Barbara Trent Balin ran the most happening club on the West Side.

Chicago’s Peppermint Lounge was where you did the Boogaloo, the Watusi, the Uncle Willie, the Slop, the Popcorn and the Funky Chicken.

On stage you could see electrifying entertainers, including a little-known group of brothers from Gary. They charged $100 and arrived in a white van that sometimes needed a flat-tire fix. But when the Jackson 5 played at her nightspot at 3219 W. Harrison, people screamed, threw dollar bills and jumped on the chairs.

Mrs. Balin was “a wonderful person, but all business,” said Carl Merritt, a club disc jockey. “She’d be running through [yelling] ‘Get offa my chairs! Get offa my chairs! You ruin my chairs, you’re going to have to pay for them!’ ”

Mrs. Balin and her husband, Abe, owned the Peppermint Lounge, a place that groomed artists and careers. Before YouTube, Spotify and Pandora, hits were created by radio and roadshows. Stars appeared at nightspots such as the Peppermint to promote songs. The audience got to drink them in from just feet away.

There the Temptations danced in their sharp suits, angular and colorful as Mondrian paintings. When the Miracles came, women swooned over Smokey Robinson’s black-sable voice.

The cutest of them all was the Jackson 5.

“I had to hold the women back” from the young Michael Jackson, said retired Chicago police officer Bill “Chico” Freeman, who DJ’d at the club. “They wanted to kiss him. They wanted to get on the stage. They said, ‘He is so cute.’ Oh yeah, I used to pick up money off the stage for [their father] Joe Jackson.”

Mrs. Balin, 85, died in October at a long-term care facility in Winter Springs, Florida, where she had retired, according to the Collison Family Funeral Home & Crematory. Word of her death is still reaching friends and former clubgoers in Chicago. Her husband died in 2012.

“They set a standard for nightclubs,” said Herb Kent, the “Cool Gent” of V103-FM. Like Freeman and Merritt, he was a DJ at the Peppermint Lounge, which operated from about 1965 well into the 1970s.

It was an era more racially and ethnically divided than today, when walking into the wrong club could result in a beatdown. The Peppermint was a welcoming place for African-Americans, along with spots with playful names like the High Chaparral, 7740 S. Stony Island; New Black Orchid, 443 W. 59th; the Bonanza Lounge, 7640 S. Halsted, and Peyton Place, 116 E. 39th.

Mrs. Balin “ran a strict club, no underage people in there,” Freeman said, “and [had] a very good personality, very outgoing with people that patronized the club. Everybody loved her.”

“The atmosphere was fantastic,” said Merritt. “It was just a joy to come to that place. And boy, we had some of the greatest entertainment you would ever want to see.”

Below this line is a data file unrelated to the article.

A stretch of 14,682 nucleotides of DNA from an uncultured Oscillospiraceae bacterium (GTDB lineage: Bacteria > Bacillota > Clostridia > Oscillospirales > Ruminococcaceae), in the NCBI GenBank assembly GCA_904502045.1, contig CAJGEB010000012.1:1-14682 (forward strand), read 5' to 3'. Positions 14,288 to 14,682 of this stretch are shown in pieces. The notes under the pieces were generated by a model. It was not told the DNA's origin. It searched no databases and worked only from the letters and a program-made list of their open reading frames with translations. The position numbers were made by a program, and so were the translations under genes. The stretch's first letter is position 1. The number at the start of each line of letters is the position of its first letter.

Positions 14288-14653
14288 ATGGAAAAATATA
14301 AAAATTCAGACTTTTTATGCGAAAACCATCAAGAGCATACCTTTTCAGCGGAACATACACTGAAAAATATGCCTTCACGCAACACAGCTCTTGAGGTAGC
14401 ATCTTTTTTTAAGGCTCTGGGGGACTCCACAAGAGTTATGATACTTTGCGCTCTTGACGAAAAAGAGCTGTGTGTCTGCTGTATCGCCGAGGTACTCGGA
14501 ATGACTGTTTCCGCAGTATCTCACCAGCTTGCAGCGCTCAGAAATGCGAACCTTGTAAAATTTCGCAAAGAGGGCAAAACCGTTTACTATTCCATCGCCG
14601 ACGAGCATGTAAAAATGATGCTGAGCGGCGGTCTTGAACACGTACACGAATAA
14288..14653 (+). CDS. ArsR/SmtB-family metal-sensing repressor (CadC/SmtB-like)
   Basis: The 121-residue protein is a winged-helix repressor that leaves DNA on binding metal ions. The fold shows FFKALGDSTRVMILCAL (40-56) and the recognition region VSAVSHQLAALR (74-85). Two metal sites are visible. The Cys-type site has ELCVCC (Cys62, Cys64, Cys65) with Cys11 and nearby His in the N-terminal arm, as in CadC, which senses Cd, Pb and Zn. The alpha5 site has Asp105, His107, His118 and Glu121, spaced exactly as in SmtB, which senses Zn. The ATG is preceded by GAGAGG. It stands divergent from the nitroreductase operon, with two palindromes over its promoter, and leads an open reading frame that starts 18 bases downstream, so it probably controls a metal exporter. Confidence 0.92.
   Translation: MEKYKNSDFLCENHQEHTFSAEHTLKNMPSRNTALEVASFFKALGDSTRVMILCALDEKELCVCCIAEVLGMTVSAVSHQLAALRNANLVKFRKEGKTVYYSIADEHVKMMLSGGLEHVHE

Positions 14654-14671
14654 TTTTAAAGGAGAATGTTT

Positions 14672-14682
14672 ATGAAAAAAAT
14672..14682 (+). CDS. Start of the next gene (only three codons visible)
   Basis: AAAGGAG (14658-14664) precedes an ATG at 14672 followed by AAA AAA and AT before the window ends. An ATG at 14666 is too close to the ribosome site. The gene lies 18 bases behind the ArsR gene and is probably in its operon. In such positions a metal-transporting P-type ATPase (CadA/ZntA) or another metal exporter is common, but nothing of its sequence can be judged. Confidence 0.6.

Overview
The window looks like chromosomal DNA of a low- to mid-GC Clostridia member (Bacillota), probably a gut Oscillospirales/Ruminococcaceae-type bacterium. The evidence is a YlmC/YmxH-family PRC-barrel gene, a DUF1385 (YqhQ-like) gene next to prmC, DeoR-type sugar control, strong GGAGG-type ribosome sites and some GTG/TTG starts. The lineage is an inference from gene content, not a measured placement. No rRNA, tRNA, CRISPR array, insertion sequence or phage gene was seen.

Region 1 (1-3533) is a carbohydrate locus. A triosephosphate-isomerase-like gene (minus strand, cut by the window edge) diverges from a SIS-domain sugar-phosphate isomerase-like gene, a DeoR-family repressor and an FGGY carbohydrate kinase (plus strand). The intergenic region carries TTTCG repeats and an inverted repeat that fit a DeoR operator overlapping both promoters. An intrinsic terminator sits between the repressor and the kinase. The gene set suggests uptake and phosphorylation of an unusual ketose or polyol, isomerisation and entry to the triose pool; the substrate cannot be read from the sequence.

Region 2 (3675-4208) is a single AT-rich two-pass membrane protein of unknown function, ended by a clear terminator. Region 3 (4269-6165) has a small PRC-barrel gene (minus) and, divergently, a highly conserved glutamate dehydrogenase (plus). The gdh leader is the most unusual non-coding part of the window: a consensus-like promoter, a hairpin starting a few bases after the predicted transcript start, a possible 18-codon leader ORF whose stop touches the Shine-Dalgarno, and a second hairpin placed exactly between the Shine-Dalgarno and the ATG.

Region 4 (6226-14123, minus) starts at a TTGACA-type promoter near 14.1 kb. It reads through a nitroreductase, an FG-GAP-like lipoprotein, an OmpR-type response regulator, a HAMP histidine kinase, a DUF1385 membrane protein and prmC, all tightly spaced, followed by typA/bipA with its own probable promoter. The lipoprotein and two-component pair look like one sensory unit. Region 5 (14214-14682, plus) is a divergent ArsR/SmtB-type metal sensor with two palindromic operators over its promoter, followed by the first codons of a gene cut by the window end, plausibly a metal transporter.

Top acts at her lounge included B.B. King, Muddy Waters, Bobby “Blue” Bland, Jerry “Iceman” Butler, Gene “Duke of Earl” Chandler, the Chi-Lites, the Dells and Chaka Khan, back when she sang with Lock and Chain. Motown sent a lot of stars, including Tammi Terrell, Joe Tex and Mary Wells. Brothers Verdine and Maurice White played there before becoming the nucleus of Earth, Wind & Fire.

The club also hosted Donny Hathaway, whose supple, soulful vocals influenced Alicia Keyes and John Legend. The crowd didn’t warm up until a woman who dueted famously with Hathaway got onstage, Merritt said. “Donny, he was up there doing a show, and a lady walked up to me and said, ‘Would it be OK if I sang a couple of songs?’ ’’

“To make a long story short, it was Miss Roberta Flack,” Merritt said. “She got up there and sang four or five songs and the place went wild.”

After the show, Merritt went to the dressing room to pay the songstress. “She said, ‘If you could get me a slab of barbecue, I might be able to be paid in full,’ ’’ he said. “There was a barbecue place right around the corner at Kedzie and Harrison.” He brought back ribs, and “That lady took off her shoes, started wiggling her feet and she started eating that whole slab of barbecue, and she said, ‘Carl, I’m paid in full.’ ’’

It was a place to see and be seen. “Everyone had big, round naturals and stacks in their shoes,” Kent said.

Mrs. Balin was one of the most fashionable of all. “She was always a little bit ahead” of street style, said her sister-in-law, Lorraine Balin. And “she had great legs.” She was featured in a 1971 New York Times story about the flamboyant clothing at the so-called “Fight of the Century,” the Madison Square Garden match between Muhammad Ali and Joe Frazier. Mrs. Balin “had to be careful when she walked so she wouldn’t trip over her floor-length suede vest, which she wore over beige suede hot pants,” the article said.

Her lounge had a big wooden dance floor. “We had psychedelic lights we could operate,” said Gordon Frierson, a DJ. The club and waitress’ uniforms featured red and white stripes, like peppermint candy.

Customers were so devoted, Freeman said, that during the blizzard of 1967 “two girls showed up in the snow. You couldn’t even walk in the street.”

For drinks, “We used to get a ‘Poor Boy’ — that’s a half pint of gin,” Freeman said. “Put it in a highball glass, and whatever you wanted to mix it with, 7-Up,” came alongside.

After closing the club, the Balins, who lived for a time in Beverly, dealt in antiques, friends said.

From Chicago Sun Times